As Washington grapples with the outcome of the election in Massachusetts this week, it’s important to remember one key thing: Congress can still pass historic legislation that will make health care a right, not a privilege, in the United States. While the procedural route may be different, Congress still can do what it intended to do before Tuesday. It can enact a comprehensive bill that will make good health care affordable to tens of millions of people who are uninsured or underinsured and end the practice of denying people coverage or charging people more for pre-existing conditions. It can end the specter of medical bankruptcy, provide free access to preventive care, and more. None of these historic achievements can be done through “incremental” reform, and failing to accomplish these goals would put the Democratic Party in profound political peril.
While it may seem appealing to carve up the many facets of reform into smaller bites, that won’t get the job done. Take, for example, the promise that has most resonated with the public: stopping insurance companies from denying coverage for pre-existing conditions. You can’t do that without requiring everyone be covered because many people would wait to get covered until they needed treatment and that would drive premiums too high. But you can’t require people to get coverage without providing income-based subsidies to make coverage affordable. And you can’t raise the money for subsidies without finding savings in the system, like the proposed changes in Medicare, or raising new revenue. All that adds up to comprehensive reform.
The same logic applies to the other basic items Americans most want from reform, like relief from medical bankruptcy or stopping insurers from charging more to women or making the health insurance market work for small business.
At its heart, comprehensive reform is a simple guarantee that you will have access to good, affordable coverage whether you work for someone else, are self-employed, or are unemployed. The bills that have passed both houses of Congress achieve that goal through the same basic mechanisms: expanding Medicaid, establishing new health insurance marketplaces, providing income-based subsidies for buying regulated insurance within those marketplaces, extending tax credits to at least small businesses, and establishing some requirements for most businesses to offer coverage or pay for it. Both bills raise the money through changes in Medicare and new revenues. Taken together, that will mean that for the first time every American will have access to affordable health care coverage.
If we look at history, we see that once we have built such a foundation, Congress will improve on it. When Social Security was enacted, it left out major categories of workers and didn’t provide for surviving spouses or dependents. Those omissions got fixed later.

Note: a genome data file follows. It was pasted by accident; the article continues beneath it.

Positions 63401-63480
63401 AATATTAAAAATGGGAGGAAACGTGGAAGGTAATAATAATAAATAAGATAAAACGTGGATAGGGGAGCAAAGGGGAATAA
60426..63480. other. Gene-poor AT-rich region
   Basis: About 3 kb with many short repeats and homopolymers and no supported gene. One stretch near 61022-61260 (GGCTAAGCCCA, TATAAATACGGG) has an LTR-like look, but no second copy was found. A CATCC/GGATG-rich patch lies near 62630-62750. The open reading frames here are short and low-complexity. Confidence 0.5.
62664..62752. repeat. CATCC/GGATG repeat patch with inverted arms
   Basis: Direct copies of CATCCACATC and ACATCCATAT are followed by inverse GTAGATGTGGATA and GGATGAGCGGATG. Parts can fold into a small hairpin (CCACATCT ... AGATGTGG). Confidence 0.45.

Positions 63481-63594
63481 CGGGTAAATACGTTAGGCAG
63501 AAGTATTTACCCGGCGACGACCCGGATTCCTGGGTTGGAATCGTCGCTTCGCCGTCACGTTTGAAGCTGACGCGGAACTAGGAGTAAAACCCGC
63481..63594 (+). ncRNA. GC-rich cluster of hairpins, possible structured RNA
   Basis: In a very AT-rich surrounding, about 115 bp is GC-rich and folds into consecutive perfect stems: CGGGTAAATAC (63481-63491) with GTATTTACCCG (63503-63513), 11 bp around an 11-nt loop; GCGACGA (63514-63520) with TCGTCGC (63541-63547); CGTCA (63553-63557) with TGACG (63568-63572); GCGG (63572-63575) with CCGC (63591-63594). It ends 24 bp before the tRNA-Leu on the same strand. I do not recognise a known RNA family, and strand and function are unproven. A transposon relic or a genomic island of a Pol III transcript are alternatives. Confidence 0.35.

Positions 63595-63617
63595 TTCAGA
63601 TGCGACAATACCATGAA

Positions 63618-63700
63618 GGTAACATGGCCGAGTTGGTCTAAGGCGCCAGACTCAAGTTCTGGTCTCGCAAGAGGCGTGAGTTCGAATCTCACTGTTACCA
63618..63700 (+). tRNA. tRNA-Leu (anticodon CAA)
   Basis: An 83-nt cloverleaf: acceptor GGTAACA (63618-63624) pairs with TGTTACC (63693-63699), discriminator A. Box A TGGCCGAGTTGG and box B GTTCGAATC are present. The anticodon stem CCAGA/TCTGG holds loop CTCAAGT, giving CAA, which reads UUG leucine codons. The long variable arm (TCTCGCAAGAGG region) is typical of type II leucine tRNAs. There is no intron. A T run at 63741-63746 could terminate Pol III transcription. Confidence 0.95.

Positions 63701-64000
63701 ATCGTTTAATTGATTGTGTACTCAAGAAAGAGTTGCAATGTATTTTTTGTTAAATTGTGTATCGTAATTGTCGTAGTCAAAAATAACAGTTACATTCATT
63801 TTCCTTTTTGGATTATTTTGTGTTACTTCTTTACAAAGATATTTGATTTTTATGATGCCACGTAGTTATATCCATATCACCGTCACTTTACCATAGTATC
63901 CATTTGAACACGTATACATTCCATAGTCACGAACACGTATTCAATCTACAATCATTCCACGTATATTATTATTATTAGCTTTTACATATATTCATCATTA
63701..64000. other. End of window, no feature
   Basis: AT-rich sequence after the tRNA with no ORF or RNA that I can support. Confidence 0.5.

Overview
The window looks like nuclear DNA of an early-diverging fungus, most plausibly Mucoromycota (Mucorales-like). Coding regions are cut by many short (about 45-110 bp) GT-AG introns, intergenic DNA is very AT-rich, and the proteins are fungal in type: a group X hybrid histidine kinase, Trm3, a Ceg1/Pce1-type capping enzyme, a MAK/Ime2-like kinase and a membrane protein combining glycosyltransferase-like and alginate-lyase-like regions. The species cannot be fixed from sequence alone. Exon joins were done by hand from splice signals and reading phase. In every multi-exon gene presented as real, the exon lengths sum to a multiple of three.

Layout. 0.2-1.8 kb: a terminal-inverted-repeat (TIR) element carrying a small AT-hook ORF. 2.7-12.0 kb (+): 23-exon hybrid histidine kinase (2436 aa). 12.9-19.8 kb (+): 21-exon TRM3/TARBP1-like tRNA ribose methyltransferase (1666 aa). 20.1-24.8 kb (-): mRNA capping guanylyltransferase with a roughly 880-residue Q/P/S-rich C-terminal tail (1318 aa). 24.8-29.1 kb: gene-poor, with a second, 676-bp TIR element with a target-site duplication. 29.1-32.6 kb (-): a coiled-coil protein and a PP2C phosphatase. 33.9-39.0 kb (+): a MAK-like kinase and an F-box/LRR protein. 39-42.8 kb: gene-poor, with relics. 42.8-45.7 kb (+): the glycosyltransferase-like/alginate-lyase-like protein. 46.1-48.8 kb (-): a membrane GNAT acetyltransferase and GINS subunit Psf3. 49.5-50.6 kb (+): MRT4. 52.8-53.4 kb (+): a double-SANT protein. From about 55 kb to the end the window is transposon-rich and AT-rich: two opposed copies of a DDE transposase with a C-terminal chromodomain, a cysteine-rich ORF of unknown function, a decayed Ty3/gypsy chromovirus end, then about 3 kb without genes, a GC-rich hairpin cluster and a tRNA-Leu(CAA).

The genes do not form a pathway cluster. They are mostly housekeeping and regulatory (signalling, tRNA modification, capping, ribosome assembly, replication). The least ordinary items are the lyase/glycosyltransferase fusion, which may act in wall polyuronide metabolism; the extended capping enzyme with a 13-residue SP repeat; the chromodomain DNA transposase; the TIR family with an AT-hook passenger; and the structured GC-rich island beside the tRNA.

If we fail to pass reform or pass minor reforms that don’t really change anything, it will be at least 15 years before the nation tries again. If we enact the agreed upon reforms, Congress will continue to debate how to improve upon what’s in place. And it will defend the new right to health care against those who would tear it down – just like Republicans have been trying and failing to privatize Social Security since it was first passed.
This isn’t just a policy question; it’s a political one. Republicans are counting on stopping the Democratic agenda so that Democrats will fail and voters will give the Republicans another chance. The Massachusetts election demonstrated that Democrats need to deliver on the promise of change. After a year of getting within sight of the finish line on comprehensive health care reform, the only choice from a policy and political perspective is to get the job done.
As the national campaign manager of the nation’s biggest progressive health care campaign – one that has organized hundreds of thousands of people in all 50 states and spent $45 million fighting for reforms that go well beyond what now seems possible – I understand as well as anyone how frustrating progressives find this situation. But we should never lose sight of what Dr. King said about health care in this nation: “Of all the forms of injustice, inequality in health care is the most shocking and inhumane.” Congress is on the brink of dramatically reducing this inequality even though the legislation has many imperfections.
So on behalf of the army of activists who have fought with us for more than a year, our message to Democrats in the House and Senate is simple: pick yourselves up, dust yourselves off, and enact the compromise plan you were set to pass before the Massachusetts election. You still have big majorities in both houses. Because of Republican obstructionism, you’ll need to use different procedures to get the job done. But just do it! And know that each and every year you will have saved tens of thousands of lives, rescued hundreds of thousands of families from medical bankruptcy, and proved to America you are up to the challenge of building a new and better future for our children and the generations that follow.